- Decreased in-hospital mortality is seen in patients with septic shock who receive antibiotics within 1 hour of emergency department (ED) triage.
Why this matters
- Previous studies have shown mixed results for associations between antibiotic administration timing and septic shock treatment outcomes.
- Researchers analysed septic shock treatment data collected from 10 EDs (N=2250; mean age, 67.9 years; men, 58.4%) to assess associations between various intervals from triage to first antibiotic administration (≤1 hour, 1-2 hours, 2-3 hours, and >3 hours) and in-hospital mortality.
- Funding: Korean Ministry of Science and Information and Communication Technology; National Research Foundation of Korea.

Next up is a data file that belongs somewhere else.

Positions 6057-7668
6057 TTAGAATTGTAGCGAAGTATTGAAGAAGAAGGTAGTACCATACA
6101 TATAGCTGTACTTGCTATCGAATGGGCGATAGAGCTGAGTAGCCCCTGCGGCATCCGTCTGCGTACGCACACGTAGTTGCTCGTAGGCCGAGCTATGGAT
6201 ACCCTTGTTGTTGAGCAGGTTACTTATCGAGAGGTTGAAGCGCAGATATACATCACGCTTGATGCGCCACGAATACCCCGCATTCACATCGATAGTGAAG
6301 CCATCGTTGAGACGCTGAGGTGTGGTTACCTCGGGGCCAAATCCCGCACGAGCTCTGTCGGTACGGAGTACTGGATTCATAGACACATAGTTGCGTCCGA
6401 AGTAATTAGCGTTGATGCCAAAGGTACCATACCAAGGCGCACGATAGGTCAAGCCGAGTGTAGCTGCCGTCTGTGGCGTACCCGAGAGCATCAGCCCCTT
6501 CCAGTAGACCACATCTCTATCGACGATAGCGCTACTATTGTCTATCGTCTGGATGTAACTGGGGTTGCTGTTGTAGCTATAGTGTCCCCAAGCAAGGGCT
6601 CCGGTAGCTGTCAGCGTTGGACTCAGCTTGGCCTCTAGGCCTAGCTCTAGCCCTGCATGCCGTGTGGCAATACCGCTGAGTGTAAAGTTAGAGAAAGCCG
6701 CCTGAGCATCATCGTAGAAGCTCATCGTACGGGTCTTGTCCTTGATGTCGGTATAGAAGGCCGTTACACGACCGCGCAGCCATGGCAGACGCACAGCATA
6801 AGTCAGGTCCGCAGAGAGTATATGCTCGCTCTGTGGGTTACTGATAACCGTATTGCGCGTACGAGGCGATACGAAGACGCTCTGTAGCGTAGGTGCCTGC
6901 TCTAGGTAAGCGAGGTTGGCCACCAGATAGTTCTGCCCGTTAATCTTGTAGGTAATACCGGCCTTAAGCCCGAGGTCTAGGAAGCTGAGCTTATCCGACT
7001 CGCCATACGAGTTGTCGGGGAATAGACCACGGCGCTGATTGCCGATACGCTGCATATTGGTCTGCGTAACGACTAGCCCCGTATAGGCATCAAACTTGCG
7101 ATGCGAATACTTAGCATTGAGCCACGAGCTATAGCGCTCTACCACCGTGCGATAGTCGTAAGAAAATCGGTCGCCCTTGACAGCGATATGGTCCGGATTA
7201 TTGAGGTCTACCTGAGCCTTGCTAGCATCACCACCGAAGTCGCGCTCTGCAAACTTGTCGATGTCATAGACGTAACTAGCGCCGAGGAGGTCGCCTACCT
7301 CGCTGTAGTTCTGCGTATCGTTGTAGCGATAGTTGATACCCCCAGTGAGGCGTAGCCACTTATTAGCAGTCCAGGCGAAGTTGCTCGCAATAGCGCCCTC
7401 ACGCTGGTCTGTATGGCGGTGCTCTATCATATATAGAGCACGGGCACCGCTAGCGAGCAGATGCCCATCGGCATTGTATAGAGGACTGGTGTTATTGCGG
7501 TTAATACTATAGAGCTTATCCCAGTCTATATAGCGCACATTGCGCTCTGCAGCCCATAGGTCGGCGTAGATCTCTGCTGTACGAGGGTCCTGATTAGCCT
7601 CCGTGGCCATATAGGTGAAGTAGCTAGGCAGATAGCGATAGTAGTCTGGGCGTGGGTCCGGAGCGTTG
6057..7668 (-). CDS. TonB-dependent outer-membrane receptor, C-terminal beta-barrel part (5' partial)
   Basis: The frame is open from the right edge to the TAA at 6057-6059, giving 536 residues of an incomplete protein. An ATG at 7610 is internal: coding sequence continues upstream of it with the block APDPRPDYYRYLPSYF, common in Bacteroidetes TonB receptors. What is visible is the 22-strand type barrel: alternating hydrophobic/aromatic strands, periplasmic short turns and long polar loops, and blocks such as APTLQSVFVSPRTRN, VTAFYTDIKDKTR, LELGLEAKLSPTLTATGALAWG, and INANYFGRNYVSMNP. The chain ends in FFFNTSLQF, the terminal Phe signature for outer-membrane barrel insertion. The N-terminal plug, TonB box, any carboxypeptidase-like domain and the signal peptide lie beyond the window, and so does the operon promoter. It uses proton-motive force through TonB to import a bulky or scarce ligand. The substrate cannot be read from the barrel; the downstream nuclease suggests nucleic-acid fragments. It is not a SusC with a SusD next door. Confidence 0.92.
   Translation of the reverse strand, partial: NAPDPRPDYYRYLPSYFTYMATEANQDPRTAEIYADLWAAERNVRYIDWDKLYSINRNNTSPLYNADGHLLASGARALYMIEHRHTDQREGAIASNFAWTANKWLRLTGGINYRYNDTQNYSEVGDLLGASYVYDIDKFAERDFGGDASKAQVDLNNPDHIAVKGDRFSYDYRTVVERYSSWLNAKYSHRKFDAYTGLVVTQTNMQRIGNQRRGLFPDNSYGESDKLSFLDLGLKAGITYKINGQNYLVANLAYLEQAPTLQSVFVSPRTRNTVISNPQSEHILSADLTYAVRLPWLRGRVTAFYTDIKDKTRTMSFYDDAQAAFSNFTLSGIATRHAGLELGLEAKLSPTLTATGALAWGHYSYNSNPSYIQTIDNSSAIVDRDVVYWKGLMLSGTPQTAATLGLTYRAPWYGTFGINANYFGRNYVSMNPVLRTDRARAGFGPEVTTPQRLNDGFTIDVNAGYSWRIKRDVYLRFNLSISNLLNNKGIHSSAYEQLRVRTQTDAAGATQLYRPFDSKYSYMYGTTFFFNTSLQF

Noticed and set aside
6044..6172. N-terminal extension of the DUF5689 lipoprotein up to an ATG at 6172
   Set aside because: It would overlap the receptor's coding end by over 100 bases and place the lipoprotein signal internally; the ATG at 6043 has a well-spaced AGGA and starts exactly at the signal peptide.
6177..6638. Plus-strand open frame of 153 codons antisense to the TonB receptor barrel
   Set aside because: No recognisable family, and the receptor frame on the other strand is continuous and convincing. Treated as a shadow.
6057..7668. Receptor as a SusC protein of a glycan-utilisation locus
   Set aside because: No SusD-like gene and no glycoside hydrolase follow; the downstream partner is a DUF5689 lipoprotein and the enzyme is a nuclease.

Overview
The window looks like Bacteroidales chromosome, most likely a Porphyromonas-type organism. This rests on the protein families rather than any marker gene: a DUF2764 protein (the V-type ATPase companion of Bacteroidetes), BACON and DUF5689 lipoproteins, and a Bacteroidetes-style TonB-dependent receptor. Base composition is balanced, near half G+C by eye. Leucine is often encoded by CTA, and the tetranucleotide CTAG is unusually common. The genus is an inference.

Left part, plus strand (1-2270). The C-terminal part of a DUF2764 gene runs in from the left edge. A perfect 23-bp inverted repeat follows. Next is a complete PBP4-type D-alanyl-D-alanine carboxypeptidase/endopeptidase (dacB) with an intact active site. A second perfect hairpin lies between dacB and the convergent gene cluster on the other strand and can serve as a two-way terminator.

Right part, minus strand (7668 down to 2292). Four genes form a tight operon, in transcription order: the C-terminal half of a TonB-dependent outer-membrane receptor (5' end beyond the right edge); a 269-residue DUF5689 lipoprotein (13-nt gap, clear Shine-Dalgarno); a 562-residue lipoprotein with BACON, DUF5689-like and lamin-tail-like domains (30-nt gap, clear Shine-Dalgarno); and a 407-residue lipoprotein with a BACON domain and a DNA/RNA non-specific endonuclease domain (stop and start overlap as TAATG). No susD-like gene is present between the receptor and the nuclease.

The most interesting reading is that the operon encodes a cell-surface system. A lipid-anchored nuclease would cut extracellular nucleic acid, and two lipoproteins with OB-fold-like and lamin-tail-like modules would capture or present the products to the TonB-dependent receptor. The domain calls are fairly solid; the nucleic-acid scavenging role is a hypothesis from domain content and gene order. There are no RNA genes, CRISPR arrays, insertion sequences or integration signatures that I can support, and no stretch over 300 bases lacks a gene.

- Overall in-hospital mortality was 22.8%; median time to first antibiotic administration was 2.29 hours.
- Among patients who received first antibiotics within 1-2 hours or >3 hours of triage, in-hospital mortality was significantly higher than in those who received them within 1 hour (OR, 1.248 [P=.011]; and OR, 1.419 [P<.001 respectively but this was not true for patients who received first antibiotics between and hours p=".052).</span">
- This was a nonrandomised registry study.
- Unmeasured confounders may have affected the results.
- Outcomes varied by hospital.